Direct Measurements of Cardiometabolic Risk in Treated Schizophrenia Patients

2014-08-27 03:37:23 | BioPortfolio


Participants will be asked to do the following:

1. A screening session in which you will take part in a diagnostic interview that will take about 2-3 hours to complete and will address your medical history. If you've recently participated in one of Dr. Haupt's or Dr. Newcomer's studies (HRPO #03-1281, 01-0134, or 04-0191) you may not have to complete this screening interview.

2. An ultrasound test of your heart and blood vessels where an ultrasound machine will use sound waves to create images that allow the main blood vessels in your neck to be examined. You will be lying down for the procedure, and a colorless gel will be applied to the side of your neck where the handheld probe (called a transducer) will be placed. The transducer will then be gently moved over each side of your neck. This procedure will take approximately 30 minutes.

3. A magnetic resonance image (MRI) study where the amount of fat in your liver will be measured. The MRI involves having your body painlessly scanned inside a tubular machine, while lying on a table for about 45 minutes.

4. Some routine blood tests to assess glucose (sugar) and lipid (fat) control and liver function, as well as an additional hepatitis screen if you have a history of hepatitis. You will go to the Intensive Research Unit (IRU) or Clinical Trials Unit (CTU) after an 8 to 10-hour overnight fast (except water). Approximately 42 ml (3 tablespoons) of blood will be obtained from you, and you will also have your height, weight, blood pressure, and waist and hip measurements taken. This will take approximately one hour.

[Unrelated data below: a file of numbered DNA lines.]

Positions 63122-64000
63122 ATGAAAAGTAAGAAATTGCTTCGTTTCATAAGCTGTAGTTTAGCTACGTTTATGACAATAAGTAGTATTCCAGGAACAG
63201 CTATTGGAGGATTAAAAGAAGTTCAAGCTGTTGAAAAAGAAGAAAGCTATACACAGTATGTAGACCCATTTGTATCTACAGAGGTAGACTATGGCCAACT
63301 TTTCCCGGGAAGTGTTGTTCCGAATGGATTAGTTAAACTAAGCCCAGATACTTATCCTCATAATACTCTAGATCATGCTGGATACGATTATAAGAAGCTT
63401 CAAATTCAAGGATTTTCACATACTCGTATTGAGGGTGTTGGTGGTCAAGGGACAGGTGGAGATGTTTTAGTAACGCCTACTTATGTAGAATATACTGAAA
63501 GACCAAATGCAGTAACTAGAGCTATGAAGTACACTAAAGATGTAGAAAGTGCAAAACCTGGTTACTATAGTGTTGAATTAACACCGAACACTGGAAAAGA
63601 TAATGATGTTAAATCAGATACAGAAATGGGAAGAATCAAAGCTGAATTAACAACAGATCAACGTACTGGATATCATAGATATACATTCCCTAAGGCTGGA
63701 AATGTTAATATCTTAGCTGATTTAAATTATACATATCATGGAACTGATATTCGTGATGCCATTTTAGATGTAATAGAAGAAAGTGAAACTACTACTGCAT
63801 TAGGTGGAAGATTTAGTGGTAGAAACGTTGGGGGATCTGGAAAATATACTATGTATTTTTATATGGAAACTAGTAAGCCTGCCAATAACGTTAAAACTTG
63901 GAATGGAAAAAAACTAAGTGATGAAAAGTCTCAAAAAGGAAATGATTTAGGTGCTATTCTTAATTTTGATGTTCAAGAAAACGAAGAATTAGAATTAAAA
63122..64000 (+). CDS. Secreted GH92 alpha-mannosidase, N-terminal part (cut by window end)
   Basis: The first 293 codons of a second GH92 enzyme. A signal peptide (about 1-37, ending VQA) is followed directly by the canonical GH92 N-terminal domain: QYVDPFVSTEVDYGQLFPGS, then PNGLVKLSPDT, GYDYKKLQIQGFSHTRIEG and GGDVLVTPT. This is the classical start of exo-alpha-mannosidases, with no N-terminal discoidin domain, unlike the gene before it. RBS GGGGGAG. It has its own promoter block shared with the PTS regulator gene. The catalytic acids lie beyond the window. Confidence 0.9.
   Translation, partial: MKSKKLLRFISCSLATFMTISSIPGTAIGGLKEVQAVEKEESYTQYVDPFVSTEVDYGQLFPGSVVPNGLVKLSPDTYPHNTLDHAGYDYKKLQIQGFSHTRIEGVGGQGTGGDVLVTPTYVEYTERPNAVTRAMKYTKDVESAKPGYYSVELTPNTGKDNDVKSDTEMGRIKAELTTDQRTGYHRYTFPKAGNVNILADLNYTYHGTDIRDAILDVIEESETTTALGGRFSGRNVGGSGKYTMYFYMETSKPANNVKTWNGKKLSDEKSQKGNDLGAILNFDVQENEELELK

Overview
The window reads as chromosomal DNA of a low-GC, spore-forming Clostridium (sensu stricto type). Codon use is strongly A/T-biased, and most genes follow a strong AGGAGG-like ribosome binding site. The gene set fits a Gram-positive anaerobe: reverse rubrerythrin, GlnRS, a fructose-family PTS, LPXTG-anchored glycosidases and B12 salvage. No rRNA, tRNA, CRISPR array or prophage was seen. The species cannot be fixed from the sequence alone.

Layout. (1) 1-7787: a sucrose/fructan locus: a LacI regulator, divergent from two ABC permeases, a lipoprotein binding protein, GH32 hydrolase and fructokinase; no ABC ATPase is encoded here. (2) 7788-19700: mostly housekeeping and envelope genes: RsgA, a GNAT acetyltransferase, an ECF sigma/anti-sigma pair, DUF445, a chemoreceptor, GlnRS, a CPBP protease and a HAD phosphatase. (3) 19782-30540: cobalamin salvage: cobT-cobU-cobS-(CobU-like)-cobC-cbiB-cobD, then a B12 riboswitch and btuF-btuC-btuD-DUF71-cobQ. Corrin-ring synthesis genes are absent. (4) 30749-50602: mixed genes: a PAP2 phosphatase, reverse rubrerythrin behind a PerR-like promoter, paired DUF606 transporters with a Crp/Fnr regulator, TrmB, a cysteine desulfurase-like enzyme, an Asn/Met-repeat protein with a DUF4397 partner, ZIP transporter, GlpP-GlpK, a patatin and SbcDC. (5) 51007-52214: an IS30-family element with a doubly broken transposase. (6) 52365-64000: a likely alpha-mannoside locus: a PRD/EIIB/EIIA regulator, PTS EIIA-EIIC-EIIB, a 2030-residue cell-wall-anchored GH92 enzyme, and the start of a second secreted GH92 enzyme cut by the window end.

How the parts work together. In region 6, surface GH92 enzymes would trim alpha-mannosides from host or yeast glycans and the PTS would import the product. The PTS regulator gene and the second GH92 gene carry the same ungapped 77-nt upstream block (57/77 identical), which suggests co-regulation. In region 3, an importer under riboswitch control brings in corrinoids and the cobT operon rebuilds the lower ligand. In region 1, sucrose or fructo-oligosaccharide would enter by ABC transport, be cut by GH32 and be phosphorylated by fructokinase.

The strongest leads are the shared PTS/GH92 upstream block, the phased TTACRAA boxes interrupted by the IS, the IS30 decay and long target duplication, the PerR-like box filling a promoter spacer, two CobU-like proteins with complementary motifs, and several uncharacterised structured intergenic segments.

5. A dual energy x-ray absorptiometry (DEXA) scan to measure your body fat and body muscle content. The DEXA scan involves lying on a table in a private room wearing a hospital gown for about 15 minutes while a machine silently measures the amount of fat in your body. The DEXA scan is part of the research study and gives the researcher a picture of how much fat is in your body.


In comparison to the general population, major mental illness is associated with higher rates of heart disease, stroke, and diabetes. These problems can result in a life span that can be up to 25 years shorter than in people without a major mental illness. This study uses established medical tests that can predict how you might be affected. The purpose of this study is to compare the risk for these disorders in people with schizophrenia with the risk for these disorders in other people without schizophrenia.

Study Design

Observational Model: Cohort, Time Perspective: Cross-Sectional




Washington University School of Medicine
St. Louis
United States




Washington University School of Medicine

Results (where available)

View Results


Published on BioPortfolio: 2014-08-27T03:37:23-0400

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An antipsychotic agent used in schizophrenia.

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